I’m moving right along in the Back to the Classics Challenge. I’ve just finished the seventh book, The Way We Live Now by Anthony Trollope. This book falls under the category of a L O N G book. Yes, very long book, 842 pages, of which 802 pages was the story itself!
I met Anthony Trollope in January when I read two of his books (only one counted towards the challenge). Barchester Towers was the first book I reviewed in the Classics Challenge. And after reading that one and The Warden (the first in a series of 6 books in the Chronicles of Barsetshire series) I became an Anthony Trollope fan.
I found The Way We Live Now in like new condition for a dollar at a library sale in June. I doubt the original owner even opened the book. It is a Barnes and Noble Classics edition with very helpful notes which I made use of regularly.
Being that this book is so long it took me awhile to finish it. I had hoped to have it read by the end of July. And then by the end of August. But finally, a few days ago I finished it and I admit, was a little sad that it was over. From about the middle of the book until the very end I had a hard time putting it down. I would often think about the characters and the story line off and on during the day and would look forward to snatching some free moments to read. That is a sign of a good story, in my book!
The Way We Live Now, published in 1875, is the story of greed and shallowness, shady business practices, the love of money and what people are willing to do to get it. It’s the story of young men who desire to marry wealthy women, just for their money, and the story of young women who desire to marry wealthy men, even if they’re old enough to be their fathers, in order to gain wealth. The story Trollope tells of the young men of the upper class, those men with titles and money (or titles and no money) is disturbing. If he gave an accurate picture of those young men with their laziness, drunkenness, and lack of morals, then it was a very sad state of affairs. Was that really the way they lived then?
There are romances, betrayals, misunderstandings, coddling mothers, very spoiled, indulged, self centered sons, and very naive young ladies. There was one in particular, Miss Marie Melmotte, that I wanted to shake! Can you really not see what’s happening here?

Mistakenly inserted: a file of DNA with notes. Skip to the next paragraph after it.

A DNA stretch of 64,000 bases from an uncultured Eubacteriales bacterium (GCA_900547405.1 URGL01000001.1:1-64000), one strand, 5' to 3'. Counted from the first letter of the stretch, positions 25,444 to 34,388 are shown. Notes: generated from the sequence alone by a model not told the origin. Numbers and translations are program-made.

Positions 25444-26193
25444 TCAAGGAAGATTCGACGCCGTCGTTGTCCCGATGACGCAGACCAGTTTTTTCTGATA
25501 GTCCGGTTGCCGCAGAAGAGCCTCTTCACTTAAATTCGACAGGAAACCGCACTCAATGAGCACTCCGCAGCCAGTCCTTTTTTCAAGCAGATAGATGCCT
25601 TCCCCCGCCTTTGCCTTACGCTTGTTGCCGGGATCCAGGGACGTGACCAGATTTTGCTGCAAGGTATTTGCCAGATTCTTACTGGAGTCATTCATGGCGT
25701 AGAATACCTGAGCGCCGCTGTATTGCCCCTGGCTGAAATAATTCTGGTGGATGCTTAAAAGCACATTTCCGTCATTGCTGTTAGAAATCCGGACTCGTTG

But the spoiled self centered sons were the most frustrating to me, especially, Felix Carbury. To say I could not stand him is an understatement. When Felix received a taste of his “just rewards” I did a little happy dance!
Throughout the story the reader is treated to Trollope’s opinions regarding the characters; little off hand remarks in which he speaks directly to the reader. It’s as if he’s whispering in your ear some little tid-bit about the character. Very fun!
Trollope’s use of sarcasm is in full force in the book. One passage describing the bishop was especially fun. Every member of my family was subjected to my reading of it to them and even a few friends generously indulged me.
Below is a portion of the passage for your entertainment.
“Among the poor around him he was idolized, and by such clergy of his diocese as were not enthusiastic in their theology either on the one side or on the other, he was regarded as a model bishop. By the very high and the very low, — by those rather who regarded ritualism as being either heavenly or devilish, — he was looked upon as a time-server, because he would not put to sea in either of those boats. He was an unselfish man, who loved his neighbour as himself, and forgave all trespasses, and thanked God for his daily bread from his heart, and prayed heartily to be delivered from temptation. But I doubt whether he was competent to teach a creed, — or even to hold one, if it be necessary that a man should understand and define his creed before he can hold it.
… And yet it was observed of him that he never spoke of his faith, or entered into arguments with men as to the reasons on which he had based it.
… He laboured at schools, and was zealous in improving the social comforts of the poor; but he was never known to declare to man or woman that the human soul must live or die for ever according to its faith. Perhaps there was no bishop in England more loved or more useful in his diocese than the Bishop of Elmham.”
The central character who connects all the other characters in the story is Augustus Melmotte. He has a questionable history and rumors abound as to whether his wealth was acquired honestly or otherwise. As his fortunes rise and fall those connected with him are likewise impacted. He is both loved and hated, sought after and avoided depending on the current state of rumors.
The story has a very full complement of characters and some of the them are not too deeply developed. However, the reader is not left with any questions by the end, as to what became of them.
This is definitely a book for your “to be read” pile. It will not disappoint.